A Fiat Chrysler spokeswoman categorically denied that another company is seeking to take work from the Toledo or Kokomo operations and called them critical to the automaker’s business. ZF will continue to work with the UAW in Marysville, and an arrangement in which Fiat Chrysler licenses technology from the supplier in Kokomo may be creating some confusion, a spokesman said. He declined to comment on Toledo.
In August, GM shut down a transmission plant outside Detroit, affecting more than 260 workers as part of a larger restructuring. That may foreshadow other closures as EV production ramps up. The supply chain is where the job risk is greatest, especially for workers employed making engines, transmissions and sub-components that aren’t needed in EVs.
Consultant IHS Markit predicts the introduction of new gas-powered engine families will drop to zero in 2022, from nearly 70 in 2011, as automakers shift spending to electric propulsion. The market for a whole range of parts used in internal combustion vehicles — such as axles, mufflers, fuel tanks and transmissions — will shrink in a range from 6% to 20% by 2025, according to a study by Deloitte Consulting.
“The value chain is shifting and companies and their unions are going to have to figure out how to change themselves or risk becoming part of a shrinking bubble,” said Neal Ganguli, head of the auto supply base group at Deloitte’s U.S. automotive practice.
That’s a problem because engines and transmissions currently account for just under half of automaker manufacturing capacity, Credit Suisse auto analyst Dan Levy estimated in a Sept. 23 note to investors. As a result, automakers may face labor, social and political challenges as they transition to EVs, he wrote.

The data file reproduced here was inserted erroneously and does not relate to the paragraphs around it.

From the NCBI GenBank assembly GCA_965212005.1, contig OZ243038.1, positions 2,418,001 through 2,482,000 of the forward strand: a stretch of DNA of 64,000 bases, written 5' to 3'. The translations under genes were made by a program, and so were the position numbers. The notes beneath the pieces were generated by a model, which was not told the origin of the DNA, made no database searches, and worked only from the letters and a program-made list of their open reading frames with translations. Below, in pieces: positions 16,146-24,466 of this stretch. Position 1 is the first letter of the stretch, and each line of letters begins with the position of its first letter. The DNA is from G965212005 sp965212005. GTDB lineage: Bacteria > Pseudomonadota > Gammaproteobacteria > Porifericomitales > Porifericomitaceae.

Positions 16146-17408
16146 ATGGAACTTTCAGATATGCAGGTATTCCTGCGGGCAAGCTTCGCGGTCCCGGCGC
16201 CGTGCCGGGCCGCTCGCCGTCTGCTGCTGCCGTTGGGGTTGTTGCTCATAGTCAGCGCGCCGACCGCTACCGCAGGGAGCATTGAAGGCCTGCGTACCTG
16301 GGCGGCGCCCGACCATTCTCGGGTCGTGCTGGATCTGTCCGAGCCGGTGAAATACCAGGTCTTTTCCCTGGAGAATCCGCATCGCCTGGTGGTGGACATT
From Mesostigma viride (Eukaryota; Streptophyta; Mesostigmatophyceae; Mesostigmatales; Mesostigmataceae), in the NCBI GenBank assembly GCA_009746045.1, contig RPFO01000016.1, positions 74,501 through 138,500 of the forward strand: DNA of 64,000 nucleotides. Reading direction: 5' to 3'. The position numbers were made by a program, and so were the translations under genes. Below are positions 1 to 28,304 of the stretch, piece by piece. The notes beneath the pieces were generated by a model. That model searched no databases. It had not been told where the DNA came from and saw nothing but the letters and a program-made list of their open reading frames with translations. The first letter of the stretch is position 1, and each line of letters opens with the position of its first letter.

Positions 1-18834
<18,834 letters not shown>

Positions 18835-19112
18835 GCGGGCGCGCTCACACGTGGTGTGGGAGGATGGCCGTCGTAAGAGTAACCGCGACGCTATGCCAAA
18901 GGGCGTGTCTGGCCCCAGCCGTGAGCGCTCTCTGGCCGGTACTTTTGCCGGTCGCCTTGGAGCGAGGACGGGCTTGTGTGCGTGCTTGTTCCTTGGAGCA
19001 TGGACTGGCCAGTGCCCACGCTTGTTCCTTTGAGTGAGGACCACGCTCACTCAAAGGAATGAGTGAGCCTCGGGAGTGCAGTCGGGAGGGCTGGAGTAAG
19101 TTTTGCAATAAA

GM’s EV factory in Lake Orion, Michigan, offers a window into what the UAW is worried about.
While the plant is unionized, the automaker staffs it in part with lower-wage employees under a special contract. What’s more, 64% of the fully electric Bolt model’s content is made in Korea, including the battery.
One of the biggest suppliers is Seoul-based LG Chem Ltd., which makes cells in South Korea and assembles packs for GM and Fiat Chrysler at a non-union plant in western Michigan with a starting wage for technicians of $16 an hour.
That’s close to what Ford pays its entry-level temporary workers, but far below the $28 to $30 an hour for legacy UAW employees. Temp workers at Ford’s engine and transmission plants also can move up into legacy wage brackets, which isn’t the case at LG’s facility.
“The move to electric could weaken the union further,” Joshua Murray, a labor expert and assistant professor of sociology at Vanderbilt University. “Certainly, the UAW is going to have to try to organize the battery plants, but I think they’ll have a rough time.”
No major automaker entirely outsources engines, in no small part thanks to displacement and horsepower being the source of marketing buzz and bragging rights for decades. EVs are a different story — even Tesla relies heavily on Japan’s Panasonic Corp. in the making of its battery packs.
Batteries — the single most expensive part of an electric vehicle — are almost exclusively manufactured overseas and mostly by companies relatively new to the automotive powertrain, such as China’s Contemporary Amperex Technology Co. Ltd. and South Korea’s SK Innovation Co.
SK Innovation broke ground earlier this year on a new battery factory outside of Atlanta, which will employ some 2,000 non-union workers. And CEO Jun Kim thinks carmakers will have a tough time replicating what his company does.
“There is a difference between the DNA of automakers and battery makers such as us,” Kim said in a March interview. “There are only a handful of battery suppliers that are capable of delivering high-quality products while guaranteeing cost competitiveness.”